Cash-flow or Equity?

What is better, cash-flow or equity?

Several years ago, after reading the "The Millionaire Real Estate Agent" by Gary Keller, I began the process to secure the franchise rights for a Keller Williams office in Lake County, Ohio. I spent a great deal of time meeting with some of the top guys here in the Cleveland, Ohio area. They were simply fantastic.They would have been great partners.

As I moved through the process, I sat down and pondered what I really wanted from my business. I asked myself one very important question. The question I asked was:

Do I want cash-flow or do I want equity?

My answer was: CASH-FLOW

This answer was extremely important because it pointed my business in a different direction. Securing a Keller Williams franchise would have been the best move if I had answered "equity." By building a large Keller Williams office, I would have created a substantial equity position in the business.

Instead, I made a decision to keep building my own little brokerage. I also decided to re-invent my entire business to be a cash-flow machine. I focused my business around real estate investors. I stopped taking listings and I added several new income streams within the business. I was ruthless in applying the 80/20 rule.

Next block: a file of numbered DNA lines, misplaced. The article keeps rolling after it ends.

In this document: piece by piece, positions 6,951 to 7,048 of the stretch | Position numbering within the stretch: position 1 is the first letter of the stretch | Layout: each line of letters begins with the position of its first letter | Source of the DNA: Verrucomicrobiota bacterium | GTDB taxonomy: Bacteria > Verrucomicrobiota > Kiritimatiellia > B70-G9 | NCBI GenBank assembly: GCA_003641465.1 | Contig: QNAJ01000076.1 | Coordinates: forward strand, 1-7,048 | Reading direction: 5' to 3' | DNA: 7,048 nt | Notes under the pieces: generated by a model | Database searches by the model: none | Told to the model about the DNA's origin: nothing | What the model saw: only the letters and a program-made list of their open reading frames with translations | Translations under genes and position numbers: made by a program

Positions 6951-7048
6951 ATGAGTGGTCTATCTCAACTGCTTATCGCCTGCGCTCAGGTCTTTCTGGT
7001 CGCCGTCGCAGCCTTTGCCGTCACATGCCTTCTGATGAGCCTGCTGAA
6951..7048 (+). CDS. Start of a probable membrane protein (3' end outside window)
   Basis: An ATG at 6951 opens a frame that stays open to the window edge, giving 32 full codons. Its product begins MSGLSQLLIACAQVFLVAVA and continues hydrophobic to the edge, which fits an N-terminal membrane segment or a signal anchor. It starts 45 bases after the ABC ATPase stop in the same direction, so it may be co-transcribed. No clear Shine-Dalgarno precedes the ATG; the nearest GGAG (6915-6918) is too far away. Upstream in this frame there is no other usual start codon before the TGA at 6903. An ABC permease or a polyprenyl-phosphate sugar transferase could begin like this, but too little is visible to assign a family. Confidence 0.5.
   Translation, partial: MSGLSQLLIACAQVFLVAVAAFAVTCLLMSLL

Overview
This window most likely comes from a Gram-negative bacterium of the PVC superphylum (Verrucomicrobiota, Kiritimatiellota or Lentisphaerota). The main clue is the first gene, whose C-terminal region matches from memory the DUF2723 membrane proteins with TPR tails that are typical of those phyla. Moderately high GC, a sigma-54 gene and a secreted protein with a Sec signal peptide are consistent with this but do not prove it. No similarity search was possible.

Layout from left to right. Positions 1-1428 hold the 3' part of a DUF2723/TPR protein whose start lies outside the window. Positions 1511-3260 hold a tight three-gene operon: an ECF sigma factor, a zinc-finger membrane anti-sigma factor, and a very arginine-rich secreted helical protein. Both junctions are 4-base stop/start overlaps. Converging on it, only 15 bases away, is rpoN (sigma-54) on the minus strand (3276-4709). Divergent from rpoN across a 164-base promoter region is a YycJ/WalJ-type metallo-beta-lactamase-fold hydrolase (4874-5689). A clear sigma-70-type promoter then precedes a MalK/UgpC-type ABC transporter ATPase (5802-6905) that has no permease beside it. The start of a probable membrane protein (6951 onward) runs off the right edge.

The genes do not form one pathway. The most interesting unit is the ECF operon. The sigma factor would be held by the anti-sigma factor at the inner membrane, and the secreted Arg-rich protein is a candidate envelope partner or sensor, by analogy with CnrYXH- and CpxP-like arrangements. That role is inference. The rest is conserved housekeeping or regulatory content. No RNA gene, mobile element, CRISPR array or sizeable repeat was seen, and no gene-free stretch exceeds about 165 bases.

My decision led me to create a fantastic small "cash-flow" business generating $1.4 million dollars a year.

Guess what happened?

I sold my little "cash-flow" business for a very attractive price. This meant that I had created substantial equity in the process of building a "cash-flow" business. I learned very valuable lesson from this experience. The lesson I learned was:

Always go for cash-flow first. If you’re successful in creating cash-flow, equity will come along for the ride.

Had I chosen to build a business for equity, I would have sacrificed a great deal of cash-flow in the process. Building a business for equity requires different decisions than building a business for cash-flow.

What is more important to you: equity or cash-flow?

Apply your answer in everything you do. If you invest in real estate, focus on cash-flow properties instead of deals with equity. If you are investing in the stock market (scary thought), focus your investments on companies paying dividends. If you’re building your real estate business, focus on income instead of the number of transactions.

Can you see the differences?

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